Rice Wine Vinegar

Rice Wine Vinegar

Rice wine vinegar, or "rice vinegar," is an excellent mirin substitute in baking, adding a touch of sweetness and acidity to your culinary creations. Its versatility makes it a valuable addition to a wide range of baking recipes, especially those that require a hint of sweetness and depth of flavor.

When using rice wine as a substitute, it's advisable to maintain a 1:1 ratio, replacing mirin with an equal amount of rice wine. This ensures that the desired balance of sweetness and acidity is preserved in your baked goods.

Whether you're preparing teriyaki-glazed pastries, marinades, or sauces for baked dishes, rice wine can seamlessly replace mirin, providing a delightful complexity of taste.

Dry Sherry

Dry Sherry

Dry sherry or a sweet marsala wine is an excellent mirin substitute in baking due to its unique combination of sweetness and complexity.

When substituting sweet marsala wine for mirin in your baking recipes, it is recommended to maintain a 1:1 ratio. This means replacing mirin with an equal amount of dry sherry to preserve the intended balance of flavors.

Dry sherry's versatility makes it a valuable addition to various baked goods. It works exceptionally well in dishes where mirin provides a touch of sweetness and depth of flavor. From teriyaki glazes for pastries to sauces and marinades, dry sherry can seamlessly step in for mirin, lending a delightful complexity to your baked creations.

Dry White Wine With Sugar Or Honey

Honey on Plate and Spoon

Dry white wine, combined with sugar or honey, offers a splendid alternative to mirin in baking. When opting for this substitute, a 1:1 ratio typically works well. Replace the mirin in your recipe with an equal amount of dry white wine, and then add sugar, maple syrup, apple juice, or honey to match the sweetness of mirin. Adding sugar or honey helps mimic mirin's sweet and mildly acidic qualities, ensuring a harmonious flavor balance.

This mirin substitute shines in various baked dishes, particularly those with Asian or fusion flavors. From glazes and marinades to teriyaki-inspired treats, the combination of white wine and sweetener elevates the taste profile, delivering a delightful sweetness with a hint of acidity.

Rice Vinegar And Sugar

Bottle of rice vinegar

Rice vinegar combined with sugar is a fantastic substitute for mirin in baking. To recreate the mirin flavors, mix one tablespoon of rice vinegar with one teaspoon of sugar for every tablespoon of mirin required in your recipe. This rice vinegar and sugar combination offers the sweet and slightly acidic notes that mirin is known for, making it an excellent choice for various baked dishes.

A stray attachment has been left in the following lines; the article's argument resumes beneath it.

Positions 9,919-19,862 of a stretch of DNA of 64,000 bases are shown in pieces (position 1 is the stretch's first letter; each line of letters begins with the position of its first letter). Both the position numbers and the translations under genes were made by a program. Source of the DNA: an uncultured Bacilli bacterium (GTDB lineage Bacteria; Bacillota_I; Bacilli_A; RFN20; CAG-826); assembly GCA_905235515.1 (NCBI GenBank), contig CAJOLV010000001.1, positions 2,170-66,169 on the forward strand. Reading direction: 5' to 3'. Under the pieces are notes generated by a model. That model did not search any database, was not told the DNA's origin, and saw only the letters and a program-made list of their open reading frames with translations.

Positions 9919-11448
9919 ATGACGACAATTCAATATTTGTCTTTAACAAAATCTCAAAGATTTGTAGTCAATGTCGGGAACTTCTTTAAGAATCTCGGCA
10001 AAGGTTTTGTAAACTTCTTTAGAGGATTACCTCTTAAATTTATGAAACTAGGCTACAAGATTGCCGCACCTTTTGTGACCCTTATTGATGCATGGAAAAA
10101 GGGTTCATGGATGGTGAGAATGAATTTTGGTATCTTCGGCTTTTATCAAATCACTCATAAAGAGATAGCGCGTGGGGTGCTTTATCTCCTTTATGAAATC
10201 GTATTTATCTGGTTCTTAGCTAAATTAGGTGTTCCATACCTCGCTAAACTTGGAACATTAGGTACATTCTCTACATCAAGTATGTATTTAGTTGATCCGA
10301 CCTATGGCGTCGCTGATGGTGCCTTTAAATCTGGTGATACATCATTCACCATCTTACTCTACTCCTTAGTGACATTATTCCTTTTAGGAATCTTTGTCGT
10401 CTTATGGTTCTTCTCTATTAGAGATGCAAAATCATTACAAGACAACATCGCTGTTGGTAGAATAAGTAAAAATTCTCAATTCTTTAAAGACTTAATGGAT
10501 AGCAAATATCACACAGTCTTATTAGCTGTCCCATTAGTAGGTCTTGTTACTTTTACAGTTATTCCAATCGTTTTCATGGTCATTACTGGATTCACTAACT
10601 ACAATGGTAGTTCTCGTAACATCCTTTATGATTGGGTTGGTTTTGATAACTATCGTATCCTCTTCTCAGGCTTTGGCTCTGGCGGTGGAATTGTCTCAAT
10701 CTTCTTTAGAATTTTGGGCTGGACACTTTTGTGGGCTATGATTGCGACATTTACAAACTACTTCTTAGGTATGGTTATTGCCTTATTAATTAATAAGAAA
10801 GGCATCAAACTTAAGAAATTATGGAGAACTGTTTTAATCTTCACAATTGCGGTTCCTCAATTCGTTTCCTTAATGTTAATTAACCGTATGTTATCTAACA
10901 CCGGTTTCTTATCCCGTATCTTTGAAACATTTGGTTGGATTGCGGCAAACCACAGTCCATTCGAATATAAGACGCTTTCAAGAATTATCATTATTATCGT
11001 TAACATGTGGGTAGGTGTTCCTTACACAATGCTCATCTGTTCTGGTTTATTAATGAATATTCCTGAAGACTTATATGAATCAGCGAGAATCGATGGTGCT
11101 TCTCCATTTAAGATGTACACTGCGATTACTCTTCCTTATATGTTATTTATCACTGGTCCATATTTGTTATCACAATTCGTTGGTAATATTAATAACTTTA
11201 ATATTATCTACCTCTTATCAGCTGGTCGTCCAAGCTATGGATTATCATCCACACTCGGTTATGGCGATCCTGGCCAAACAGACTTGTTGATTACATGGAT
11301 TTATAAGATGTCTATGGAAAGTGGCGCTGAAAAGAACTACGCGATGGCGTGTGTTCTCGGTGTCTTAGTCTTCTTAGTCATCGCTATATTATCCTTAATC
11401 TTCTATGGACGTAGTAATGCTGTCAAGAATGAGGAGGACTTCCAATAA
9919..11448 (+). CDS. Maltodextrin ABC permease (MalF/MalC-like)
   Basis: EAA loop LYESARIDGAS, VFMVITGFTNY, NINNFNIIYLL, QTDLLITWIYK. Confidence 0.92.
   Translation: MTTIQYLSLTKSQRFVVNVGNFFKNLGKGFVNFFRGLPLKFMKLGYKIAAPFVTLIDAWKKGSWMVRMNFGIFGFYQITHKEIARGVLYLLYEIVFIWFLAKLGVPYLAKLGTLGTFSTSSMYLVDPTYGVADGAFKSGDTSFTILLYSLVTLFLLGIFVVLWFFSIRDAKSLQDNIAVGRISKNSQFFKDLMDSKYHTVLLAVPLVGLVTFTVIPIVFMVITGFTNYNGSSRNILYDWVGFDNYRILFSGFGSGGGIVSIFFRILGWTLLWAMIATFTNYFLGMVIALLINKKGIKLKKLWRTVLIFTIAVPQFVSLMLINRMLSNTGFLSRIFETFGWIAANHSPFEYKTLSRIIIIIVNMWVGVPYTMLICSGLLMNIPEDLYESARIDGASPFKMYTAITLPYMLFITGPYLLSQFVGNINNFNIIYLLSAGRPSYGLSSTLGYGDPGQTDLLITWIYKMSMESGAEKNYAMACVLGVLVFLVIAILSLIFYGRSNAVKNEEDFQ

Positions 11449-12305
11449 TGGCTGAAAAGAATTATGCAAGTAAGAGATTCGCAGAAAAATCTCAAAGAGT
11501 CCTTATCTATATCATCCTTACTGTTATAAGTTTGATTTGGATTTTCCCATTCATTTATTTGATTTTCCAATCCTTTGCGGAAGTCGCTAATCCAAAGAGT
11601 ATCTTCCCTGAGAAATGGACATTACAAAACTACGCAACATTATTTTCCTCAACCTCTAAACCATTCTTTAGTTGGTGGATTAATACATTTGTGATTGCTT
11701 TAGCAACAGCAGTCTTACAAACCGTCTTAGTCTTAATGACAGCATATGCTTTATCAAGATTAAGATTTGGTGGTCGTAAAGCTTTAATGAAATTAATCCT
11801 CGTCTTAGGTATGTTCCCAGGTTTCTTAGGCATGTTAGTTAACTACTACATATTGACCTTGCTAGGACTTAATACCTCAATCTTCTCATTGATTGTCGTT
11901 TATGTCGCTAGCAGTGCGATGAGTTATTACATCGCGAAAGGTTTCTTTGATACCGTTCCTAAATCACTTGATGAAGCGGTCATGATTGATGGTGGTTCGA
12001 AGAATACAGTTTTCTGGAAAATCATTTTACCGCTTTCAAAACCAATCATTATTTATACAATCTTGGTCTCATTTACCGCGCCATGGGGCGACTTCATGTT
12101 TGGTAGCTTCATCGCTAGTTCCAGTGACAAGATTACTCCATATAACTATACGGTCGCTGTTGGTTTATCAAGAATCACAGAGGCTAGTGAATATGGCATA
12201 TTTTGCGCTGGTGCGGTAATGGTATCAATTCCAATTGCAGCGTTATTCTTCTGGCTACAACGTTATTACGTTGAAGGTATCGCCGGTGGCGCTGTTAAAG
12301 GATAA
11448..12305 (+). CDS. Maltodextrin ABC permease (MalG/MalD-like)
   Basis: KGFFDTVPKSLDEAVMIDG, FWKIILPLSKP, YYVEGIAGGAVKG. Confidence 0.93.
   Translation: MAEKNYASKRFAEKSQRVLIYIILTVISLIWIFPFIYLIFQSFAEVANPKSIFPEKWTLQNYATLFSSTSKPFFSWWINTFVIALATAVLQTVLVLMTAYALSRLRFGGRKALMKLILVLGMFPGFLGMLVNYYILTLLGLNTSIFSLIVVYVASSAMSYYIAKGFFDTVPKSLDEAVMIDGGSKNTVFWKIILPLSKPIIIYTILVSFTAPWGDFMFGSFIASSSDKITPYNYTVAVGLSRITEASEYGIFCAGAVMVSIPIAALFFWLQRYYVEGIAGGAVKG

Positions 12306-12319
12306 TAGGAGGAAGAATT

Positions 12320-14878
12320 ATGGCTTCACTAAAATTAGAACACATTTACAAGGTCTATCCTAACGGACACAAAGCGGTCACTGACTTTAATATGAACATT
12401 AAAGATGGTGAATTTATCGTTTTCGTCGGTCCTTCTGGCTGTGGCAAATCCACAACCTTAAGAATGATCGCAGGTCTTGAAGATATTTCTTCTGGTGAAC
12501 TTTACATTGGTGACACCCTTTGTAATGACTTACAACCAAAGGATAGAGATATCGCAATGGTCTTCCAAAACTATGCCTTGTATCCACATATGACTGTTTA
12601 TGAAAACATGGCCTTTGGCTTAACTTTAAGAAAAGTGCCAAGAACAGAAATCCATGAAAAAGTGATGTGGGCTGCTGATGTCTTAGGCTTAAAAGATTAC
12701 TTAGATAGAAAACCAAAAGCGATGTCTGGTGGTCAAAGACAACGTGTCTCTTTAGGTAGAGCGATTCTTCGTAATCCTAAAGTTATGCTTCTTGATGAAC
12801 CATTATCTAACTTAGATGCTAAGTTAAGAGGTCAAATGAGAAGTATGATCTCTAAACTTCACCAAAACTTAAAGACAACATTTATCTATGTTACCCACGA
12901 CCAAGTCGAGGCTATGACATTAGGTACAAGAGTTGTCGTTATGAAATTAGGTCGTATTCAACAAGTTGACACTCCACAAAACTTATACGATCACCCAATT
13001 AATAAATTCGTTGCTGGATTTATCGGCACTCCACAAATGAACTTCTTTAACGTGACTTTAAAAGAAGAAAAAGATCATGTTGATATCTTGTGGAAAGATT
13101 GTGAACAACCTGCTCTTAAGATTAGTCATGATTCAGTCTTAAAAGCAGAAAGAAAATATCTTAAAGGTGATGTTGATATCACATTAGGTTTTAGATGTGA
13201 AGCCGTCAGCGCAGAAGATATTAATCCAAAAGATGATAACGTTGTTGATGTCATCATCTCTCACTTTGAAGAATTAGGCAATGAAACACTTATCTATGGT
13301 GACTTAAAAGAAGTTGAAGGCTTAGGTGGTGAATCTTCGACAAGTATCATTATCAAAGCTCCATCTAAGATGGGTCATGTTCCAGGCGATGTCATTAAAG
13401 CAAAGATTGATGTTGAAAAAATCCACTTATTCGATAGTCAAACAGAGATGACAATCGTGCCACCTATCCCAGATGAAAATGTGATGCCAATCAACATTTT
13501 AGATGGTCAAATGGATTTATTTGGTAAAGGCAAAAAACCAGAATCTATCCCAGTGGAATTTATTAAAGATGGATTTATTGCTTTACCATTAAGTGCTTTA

Whether you're making teriyaki sauces, marinades, or glazes for your baked creations, rice vinegar and sugar work together harmoniously to achieve the desired flavor profile. This substitute is especially versatile in Asian-inspired recipes where mirin is a common ingredient.

Apple Cider Vinegar And Sugar

Apple Cider Vinegar

Apple cider vinegar and sugar are excellent mirin substitutes, especially in baking. To achieve the sweet and tangy flavor mirin imparts, mix one tablespoon of apple cider vinegar with one teaspoon of sugar for every tablespoon of mirin required in your recipe. This combination offers a delightful balance of acidity and sweetness, making it suitable for a wide range of baked goods.

Whether you're preparing marinades, glazes, or sauces, this substitute can seamlessly recreate the mirin flavors. It's particularly handy when you need that distinct taste in recipes with an Asian influence.

White Grape Juice

White Grape Juice

Image by stockking on Freepik

White grape juice is an excellent substitute, especially in baking. This alternative brings a naturally sweet and fruity flavor that mirrors the essence of mirin. To use white grape juice as a substitute, simply replace mirin with an equal amount of white grape juice in your recipe. It's a one-to-one substitution, making it convenient and easy to incorporate into your baking endeavors.

This substitute works well in various recipes, including glazes, marinades, and sauces, where mirin is commonly used. Its inherent sweetness and mild fruity undertones make it a versatile choice for achieving the desired taste profile.